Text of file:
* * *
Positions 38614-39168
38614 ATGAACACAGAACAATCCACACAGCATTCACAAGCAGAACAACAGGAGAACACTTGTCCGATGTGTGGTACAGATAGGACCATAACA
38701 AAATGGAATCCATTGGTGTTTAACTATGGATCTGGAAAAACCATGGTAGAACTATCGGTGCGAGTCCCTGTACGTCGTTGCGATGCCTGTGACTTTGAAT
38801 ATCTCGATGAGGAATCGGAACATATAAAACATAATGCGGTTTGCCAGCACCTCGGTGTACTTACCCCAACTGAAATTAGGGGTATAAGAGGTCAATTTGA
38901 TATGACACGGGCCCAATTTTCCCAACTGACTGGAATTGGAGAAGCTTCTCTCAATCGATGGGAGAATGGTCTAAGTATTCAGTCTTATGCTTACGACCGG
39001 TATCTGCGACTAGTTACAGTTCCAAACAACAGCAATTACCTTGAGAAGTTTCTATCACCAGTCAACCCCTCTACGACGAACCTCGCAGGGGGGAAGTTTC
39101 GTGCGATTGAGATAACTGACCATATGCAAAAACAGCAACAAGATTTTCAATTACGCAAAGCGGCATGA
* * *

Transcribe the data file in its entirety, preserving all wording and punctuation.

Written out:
Positions 38614-39168
38614 ATGAACACAGAACAATCCACACAGCATTCACAAGCAGAACAACAGGAGAACACTTGTCCGATGTGTGGTACAGATAGGACCATAACA
38701 AAATGGAATCCATTGGTGTTTAACTATGGATCTGGAAAAACCATGGTAGAACTATCGGTGCGAGTCCCTGTACGTCGTTGCGATGCCTGTGACTTTGAAT
38801 ATCTCGATGAGGAATCGGAACATATAAAACATAATGCGGTTTGCCAGCACCTCGGTGTACTTACCCCAACTGAAATTAGGGGTATAAGAGGTCAATTTGA
38901 TATGACACGGGCCCAATTTTCCCAACTGACTGGAATTGGAGAAGCTTCTCTCAATCGATGGGAGAATGGTCTAAGTATTCAGTCTTATGCTTACGACCGG
39001 TATCTGCGACTAGTTACAGTTCCAAACAACAGCAATTACCTTGAGAAGTTTCTATCACCAGTCAACCCCTCTACGACGAACCTCGCAGGGGGGAAGTTTC
39101 GTGCGATTGAGATAACTGACCATATGCAAAAACAGCAACAAGATTTTCAATTACGCAAAGCGGCATGA